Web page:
From the period of the “Scramble for Africa” in the 1880s to the era of decolonization that began in the 1950s, culture and media played essential roles in constructing images of the colonized subject as well as governing newly conquered empires. In the struggle for political independence, Africans used film, music, literature, journals, and newspapers to counter European ideas about African society as well as to provide the foundations for postcolonial national identities. With sovereignty largely realized across Africa in the 1960s and 1970s, the roles of culture and media were critical in forging the bonds of nationhood and solidifying the legitimacy of the new states. However, those official efforts increasingly clashed with the aspirations of cultural activists, who desired a more thorough transformation of their societies in order to transcend the colonial legacy and construct progressive communities. Media and culture became a forum for political conflict whereby governments increasingly restricted creativity and subsequently sought complete control of the means of cultural creation and diffusion. Both the aspirations of public officials and opposition activists suffered during a period of prolonged economic crisis in Africa, which began in the 1970s and stretched into the 1990s. The sinews of governance as well as the radical pretensions of culture workers were torn asunder as many parts of Africa suffered state collapse, civil war, famine, and epidemic diseases (including the HIV/AIDS and Ebola crises). The dawn of the new millennium coincided with the age of neoliberal globalization that, for many African countries, was synonymous with structural adjustment programs and oversight from such international lending institutions as the International Monetary Fund (IMF) and the World Bank. This often required the privatization of media across Africa and included the greater prominence of non-African media sources on radio, television, and the cinema throughout the continent. It also was reflected in a shift among African culture workers, who frequently centered on the impact of globalization on African societies in their work. Filmmakers, musicians, and writers often use their platforms to speak to the wider world beyond Africa about the place of African societies in the globalized world.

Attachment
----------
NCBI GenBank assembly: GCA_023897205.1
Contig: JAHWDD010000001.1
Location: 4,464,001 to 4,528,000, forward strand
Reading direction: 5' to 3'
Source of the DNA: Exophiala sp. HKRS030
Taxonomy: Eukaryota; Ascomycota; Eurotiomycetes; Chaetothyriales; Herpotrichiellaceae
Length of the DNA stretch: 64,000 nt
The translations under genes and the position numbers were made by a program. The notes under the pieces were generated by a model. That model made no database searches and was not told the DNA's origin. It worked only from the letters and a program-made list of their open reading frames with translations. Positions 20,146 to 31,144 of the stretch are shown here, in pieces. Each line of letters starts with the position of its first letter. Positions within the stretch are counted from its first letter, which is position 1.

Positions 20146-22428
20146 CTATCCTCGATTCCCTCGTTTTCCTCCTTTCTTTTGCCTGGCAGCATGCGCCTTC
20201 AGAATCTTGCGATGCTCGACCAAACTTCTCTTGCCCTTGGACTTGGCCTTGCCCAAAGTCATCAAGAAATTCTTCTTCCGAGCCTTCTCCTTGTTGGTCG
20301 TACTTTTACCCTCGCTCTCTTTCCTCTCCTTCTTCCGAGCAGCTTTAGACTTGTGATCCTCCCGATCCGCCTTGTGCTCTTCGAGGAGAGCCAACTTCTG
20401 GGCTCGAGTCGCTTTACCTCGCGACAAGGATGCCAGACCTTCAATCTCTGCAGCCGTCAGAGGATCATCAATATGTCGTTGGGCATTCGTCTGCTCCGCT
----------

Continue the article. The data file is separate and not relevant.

Article

The Making of the Maghrib: 600–1060 CE  

Allen Fromherz